Mekwamia is a conducting stick that has been used in the Ethiopian Orthodox Church since the 6th century. People can use it for resting but the sole purpose is for Ethiopian Orthodox Church liturgical music conducting. When you study conducting—whether it is military or symphony—the movement depends on the stick. Before anyone, we had conducting here locally. At Harvard I presented a paper about mekwamia. My paper stressed how conducting is Ethiopian contribution to the world. The Ethiopian Orthodox Church has contributed so much to the development of classical music. They conducted music with the stick and they have been doing that since the 6th century. You can research and go to the encyclopedia but you will realize that there was no symphony orchestra in the 6th century. So where did conducting come from? My conclusion was it is us; St Yared should be attributed to that. So I wrote this beautiful Opera with a performance of a Merigeta and another European conductor and they were conducting what I have written. This is a new finding to the rest of the world. So based on this finding I will probably be doing the first recording in England.
When you present these new ideas, do you face resistance or do people accept it?
The Europeans are open-minded even though I know am challenging the Europeans musical thinking. I presented this at Harvard in the presence of top musicologists from Princeton and Yale universities. They could not say anything. I asked them to prove me wrong if there was a symphonic Orchestra before the 6th century. They could not say anything. That means Ethiopia wins. One thing about most Europeans is they love people experimenting; they always want to hear something new and something different. Whatever I am talking about, whether St. Yared is the first composer or Derashes created diminished scale, I get 100 percent acceptance. If they don’t want to accept that they can come up and talk to me. For me this is what I found out. I talked to professors from all over the world. This challenged their musical history.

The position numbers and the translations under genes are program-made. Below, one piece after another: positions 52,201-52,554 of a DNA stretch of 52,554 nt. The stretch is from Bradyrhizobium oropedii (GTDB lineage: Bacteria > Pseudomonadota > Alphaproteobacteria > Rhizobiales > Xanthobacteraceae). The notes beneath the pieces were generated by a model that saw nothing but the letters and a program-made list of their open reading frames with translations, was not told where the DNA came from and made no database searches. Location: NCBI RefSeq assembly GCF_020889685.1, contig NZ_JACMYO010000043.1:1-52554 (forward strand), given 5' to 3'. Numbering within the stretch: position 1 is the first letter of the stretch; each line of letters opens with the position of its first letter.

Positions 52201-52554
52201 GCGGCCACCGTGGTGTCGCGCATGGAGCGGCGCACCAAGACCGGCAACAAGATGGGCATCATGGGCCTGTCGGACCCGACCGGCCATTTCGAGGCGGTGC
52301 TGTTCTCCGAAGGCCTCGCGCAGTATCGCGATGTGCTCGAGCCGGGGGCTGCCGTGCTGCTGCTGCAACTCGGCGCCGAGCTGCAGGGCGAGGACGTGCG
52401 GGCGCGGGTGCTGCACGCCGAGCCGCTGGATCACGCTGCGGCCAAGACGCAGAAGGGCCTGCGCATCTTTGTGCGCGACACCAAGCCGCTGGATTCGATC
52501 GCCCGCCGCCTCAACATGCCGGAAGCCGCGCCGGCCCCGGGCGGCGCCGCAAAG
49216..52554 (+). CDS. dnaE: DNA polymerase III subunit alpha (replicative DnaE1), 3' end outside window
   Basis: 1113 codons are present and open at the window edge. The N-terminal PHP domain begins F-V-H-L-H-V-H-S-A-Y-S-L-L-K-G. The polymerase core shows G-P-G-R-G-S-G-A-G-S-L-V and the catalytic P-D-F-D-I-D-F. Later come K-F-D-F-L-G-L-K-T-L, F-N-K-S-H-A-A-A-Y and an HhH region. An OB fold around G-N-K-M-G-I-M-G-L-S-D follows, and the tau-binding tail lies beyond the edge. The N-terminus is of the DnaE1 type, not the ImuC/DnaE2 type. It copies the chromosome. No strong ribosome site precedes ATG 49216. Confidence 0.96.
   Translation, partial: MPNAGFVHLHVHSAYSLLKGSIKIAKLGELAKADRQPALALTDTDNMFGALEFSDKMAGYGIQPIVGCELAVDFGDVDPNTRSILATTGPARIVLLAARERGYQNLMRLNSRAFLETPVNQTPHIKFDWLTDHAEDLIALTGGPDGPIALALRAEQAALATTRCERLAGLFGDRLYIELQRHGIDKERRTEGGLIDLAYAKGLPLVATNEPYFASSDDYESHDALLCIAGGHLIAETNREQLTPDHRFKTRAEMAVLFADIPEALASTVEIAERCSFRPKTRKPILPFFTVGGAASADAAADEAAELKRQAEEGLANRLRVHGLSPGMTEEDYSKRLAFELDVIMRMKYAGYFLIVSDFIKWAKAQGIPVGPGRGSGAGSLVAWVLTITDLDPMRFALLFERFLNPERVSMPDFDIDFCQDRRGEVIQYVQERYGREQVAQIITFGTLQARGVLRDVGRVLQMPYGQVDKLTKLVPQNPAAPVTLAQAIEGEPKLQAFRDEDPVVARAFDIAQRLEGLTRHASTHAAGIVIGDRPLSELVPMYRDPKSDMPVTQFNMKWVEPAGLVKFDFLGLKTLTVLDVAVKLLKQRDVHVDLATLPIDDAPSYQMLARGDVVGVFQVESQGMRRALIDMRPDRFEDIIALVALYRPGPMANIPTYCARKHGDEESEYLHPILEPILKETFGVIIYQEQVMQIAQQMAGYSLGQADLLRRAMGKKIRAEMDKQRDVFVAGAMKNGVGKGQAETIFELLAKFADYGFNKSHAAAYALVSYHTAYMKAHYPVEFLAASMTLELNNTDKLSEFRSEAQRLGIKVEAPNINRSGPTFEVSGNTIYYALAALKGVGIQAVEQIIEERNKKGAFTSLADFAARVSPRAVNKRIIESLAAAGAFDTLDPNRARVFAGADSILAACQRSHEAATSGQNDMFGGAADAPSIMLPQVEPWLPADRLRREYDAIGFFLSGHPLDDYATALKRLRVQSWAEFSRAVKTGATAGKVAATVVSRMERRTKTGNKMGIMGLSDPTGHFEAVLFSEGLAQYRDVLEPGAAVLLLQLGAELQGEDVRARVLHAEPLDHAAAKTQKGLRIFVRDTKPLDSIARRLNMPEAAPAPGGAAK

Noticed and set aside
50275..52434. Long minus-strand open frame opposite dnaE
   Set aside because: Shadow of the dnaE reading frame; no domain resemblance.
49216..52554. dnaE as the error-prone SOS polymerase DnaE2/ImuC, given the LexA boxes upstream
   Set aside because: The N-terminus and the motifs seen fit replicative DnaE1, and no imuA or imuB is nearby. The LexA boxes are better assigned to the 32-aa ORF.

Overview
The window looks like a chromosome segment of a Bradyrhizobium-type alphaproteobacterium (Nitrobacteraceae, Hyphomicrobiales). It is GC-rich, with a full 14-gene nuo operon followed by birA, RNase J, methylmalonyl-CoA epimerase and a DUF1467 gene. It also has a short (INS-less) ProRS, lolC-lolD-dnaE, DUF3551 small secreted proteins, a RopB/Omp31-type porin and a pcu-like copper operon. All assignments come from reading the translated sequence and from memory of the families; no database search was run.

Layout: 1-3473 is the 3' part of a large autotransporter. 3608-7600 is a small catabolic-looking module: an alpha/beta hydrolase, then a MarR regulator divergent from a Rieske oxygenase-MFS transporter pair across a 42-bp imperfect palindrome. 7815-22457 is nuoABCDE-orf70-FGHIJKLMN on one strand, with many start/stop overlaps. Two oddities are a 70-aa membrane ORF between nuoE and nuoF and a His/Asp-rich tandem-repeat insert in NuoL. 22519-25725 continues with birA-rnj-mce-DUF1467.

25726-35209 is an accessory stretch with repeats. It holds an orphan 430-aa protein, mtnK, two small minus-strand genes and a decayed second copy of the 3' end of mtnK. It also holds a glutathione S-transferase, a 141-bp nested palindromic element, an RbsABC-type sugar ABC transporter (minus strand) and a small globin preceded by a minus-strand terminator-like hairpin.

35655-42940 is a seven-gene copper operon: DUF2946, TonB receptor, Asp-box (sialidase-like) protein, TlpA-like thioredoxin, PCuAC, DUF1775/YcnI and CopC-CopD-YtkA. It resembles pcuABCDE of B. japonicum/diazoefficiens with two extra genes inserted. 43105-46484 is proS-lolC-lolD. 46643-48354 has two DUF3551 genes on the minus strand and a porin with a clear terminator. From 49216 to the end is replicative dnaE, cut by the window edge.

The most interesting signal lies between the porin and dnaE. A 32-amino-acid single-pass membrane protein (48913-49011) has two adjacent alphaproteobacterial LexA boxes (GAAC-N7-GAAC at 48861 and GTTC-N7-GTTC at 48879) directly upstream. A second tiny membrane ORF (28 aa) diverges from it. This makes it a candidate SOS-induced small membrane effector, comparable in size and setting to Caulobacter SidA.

Can you tell us more about your research in church liturgical music? What was the journey like?